The best news is the start of the collapse of the Harper Tory vote, which would result in that party losing a big whack of seats if the election were held soon.
The next best news is that the Liberals would gain enough seats to become the biggest party in Parliament.
This is what EKOS is speculating:
"A Liberal-NDP coalition government is beginning to look like a possibility, given new seat projections from EKOS pollster Frank Graves.
In his latest model, the Liberals would win 122 seats while the New Democrats would take 31. Together, the two parties would have 153 seats – just shy of a majority government in the 308-seat House of Commons.
The Conservatives, meanwhile, would win only 109 seats compared to the 145 seats they have now. The Liberals currently have 77 seats.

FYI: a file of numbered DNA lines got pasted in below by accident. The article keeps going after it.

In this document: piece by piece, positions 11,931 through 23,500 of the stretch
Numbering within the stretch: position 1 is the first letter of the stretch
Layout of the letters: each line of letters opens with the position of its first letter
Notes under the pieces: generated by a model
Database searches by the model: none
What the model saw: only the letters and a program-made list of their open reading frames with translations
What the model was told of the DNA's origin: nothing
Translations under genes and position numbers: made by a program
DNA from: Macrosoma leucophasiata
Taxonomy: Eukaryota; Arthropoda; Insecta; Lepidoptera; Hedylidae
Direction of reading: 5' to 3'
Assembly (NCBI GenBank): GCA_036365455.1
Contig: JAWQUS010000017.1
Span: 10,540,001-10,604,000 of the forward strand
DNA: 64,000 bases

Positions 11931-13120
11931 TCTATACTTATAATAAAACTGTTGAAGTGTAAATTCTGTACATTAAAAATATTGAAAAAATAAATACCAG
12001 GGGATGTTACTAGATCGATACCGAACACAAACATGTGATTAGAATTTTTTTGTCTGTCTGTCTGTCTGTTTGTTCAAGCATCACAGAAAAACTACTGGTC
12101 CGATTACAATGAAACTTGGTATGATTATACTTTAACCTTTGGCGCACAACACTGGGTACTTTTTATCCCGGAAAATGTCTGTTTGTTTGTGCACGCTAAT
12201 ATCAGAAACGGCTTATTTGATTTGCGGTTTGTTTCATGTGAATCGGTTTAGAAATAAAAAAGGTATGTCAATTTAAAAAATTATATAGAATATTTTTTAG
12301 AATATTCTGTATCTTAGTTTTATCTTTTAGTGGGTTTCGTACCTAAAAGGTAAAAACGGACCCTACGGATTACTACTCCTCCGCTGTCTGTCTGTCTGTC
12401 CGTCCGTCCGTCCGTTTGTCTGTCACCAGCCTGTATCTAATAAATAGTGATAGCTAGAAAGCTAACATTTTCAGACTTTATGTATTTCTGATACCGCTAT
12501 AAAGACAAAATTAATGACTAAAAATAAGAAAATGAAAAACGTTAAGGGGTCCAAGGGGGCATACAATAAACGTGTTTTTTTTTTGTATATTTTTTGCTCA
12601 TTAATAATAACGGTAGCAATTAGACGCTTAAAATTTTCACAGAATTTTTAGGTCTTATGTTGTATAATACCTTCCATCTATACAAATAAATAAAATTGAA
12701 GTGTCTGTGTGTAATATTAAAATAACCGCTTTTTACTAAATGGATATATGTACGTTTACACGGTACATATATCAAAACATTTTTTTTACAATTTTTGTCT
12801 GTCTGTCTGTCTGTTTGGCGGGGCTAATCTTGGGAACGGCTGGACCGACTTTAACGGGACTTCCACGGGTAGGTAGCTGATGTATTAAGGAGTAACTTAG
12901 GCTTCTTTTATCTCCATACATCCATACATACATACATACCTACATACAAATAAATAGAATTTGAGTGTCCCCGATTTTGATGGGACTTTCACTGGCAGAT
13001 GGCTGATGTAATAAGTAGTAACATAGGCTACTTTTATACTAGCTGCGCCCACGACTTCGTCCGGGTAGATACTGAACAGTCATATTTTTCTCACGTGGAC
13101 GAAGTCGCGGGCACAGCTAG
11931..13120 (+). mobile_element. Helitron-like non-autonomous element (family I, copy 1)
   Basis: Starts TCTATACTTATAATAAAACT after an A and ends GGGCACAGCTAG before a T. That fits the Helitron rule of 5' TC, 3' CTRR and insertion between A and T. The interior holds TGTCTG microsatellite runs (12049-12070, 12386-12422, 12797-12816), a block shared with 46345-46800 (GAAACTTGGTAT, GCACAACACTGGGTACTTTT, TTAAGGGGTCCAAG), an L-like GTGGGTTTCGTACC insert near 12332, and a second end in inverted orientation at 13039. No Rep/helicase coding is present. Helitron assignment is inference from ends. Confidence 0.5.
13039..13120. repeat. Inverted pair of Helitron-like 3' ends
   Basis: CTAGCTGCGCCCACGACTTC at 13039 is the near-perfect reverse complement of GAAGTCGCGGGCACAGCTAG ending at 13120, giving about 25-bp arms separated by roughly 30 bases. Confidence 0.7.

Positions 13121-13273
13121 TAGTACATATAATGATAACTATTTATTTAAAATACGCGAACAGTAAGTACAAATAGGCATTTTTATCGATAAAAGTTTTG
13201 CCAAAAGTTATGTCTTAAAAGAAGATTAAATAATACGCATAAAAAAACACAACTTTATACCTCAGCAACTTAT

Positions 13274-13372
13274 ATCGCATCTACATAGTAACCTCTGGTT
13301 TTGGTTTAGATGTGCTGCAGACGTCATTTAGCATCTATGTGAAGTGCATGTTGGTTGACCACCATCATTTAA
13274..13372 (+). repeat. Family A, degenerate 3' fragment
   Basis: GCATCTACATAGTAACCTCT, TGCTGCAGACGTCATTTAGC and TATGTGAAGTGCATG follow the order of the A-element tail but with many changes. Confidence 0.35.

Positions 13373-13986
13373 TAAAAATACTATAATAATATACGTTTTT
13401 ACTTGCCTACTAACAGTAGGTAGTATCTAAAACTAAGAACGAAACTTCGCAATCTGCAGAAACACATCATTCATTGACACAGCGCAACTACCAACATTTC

As well, Mr. Graves’s projections – based on the results of his poll of 3,406 Canadians surveyed between Jan. 27 and Feb. 2 – gives the Bloc 45 seats, the Greens come up empty and there is one “other” seat, that could be won by an independent in Quebec.
The idea of a coalition fits with recent Tory spin. Indeed, Conservative strategists and officials have been talking about a new coalition forming between the Liberals and NDP as Michael Ignatieff and Jack Layton plot a strategy to limit Prime Minister Stephen Harper’s power to prorogue."
Dead wrong, Mr Graves.
There is no need for a formal coalition.
If the Liberals end up with the largest number of seats, they would be given the chance to govern, if they could gain the confidence of the House.
So Ignatieff would become prime minister, face a vote of confidence, and if supported by the NDP and Bloc, would become the government, albeit a minority government.
And if he governs wisely, he could stay in power for four or more years.
Harper did that.
So why cannot Ignatieff?
Having said all that, The Cat's preference is a more formal agreement between the NDP and Liberals, leading to an eventual merging of both parties.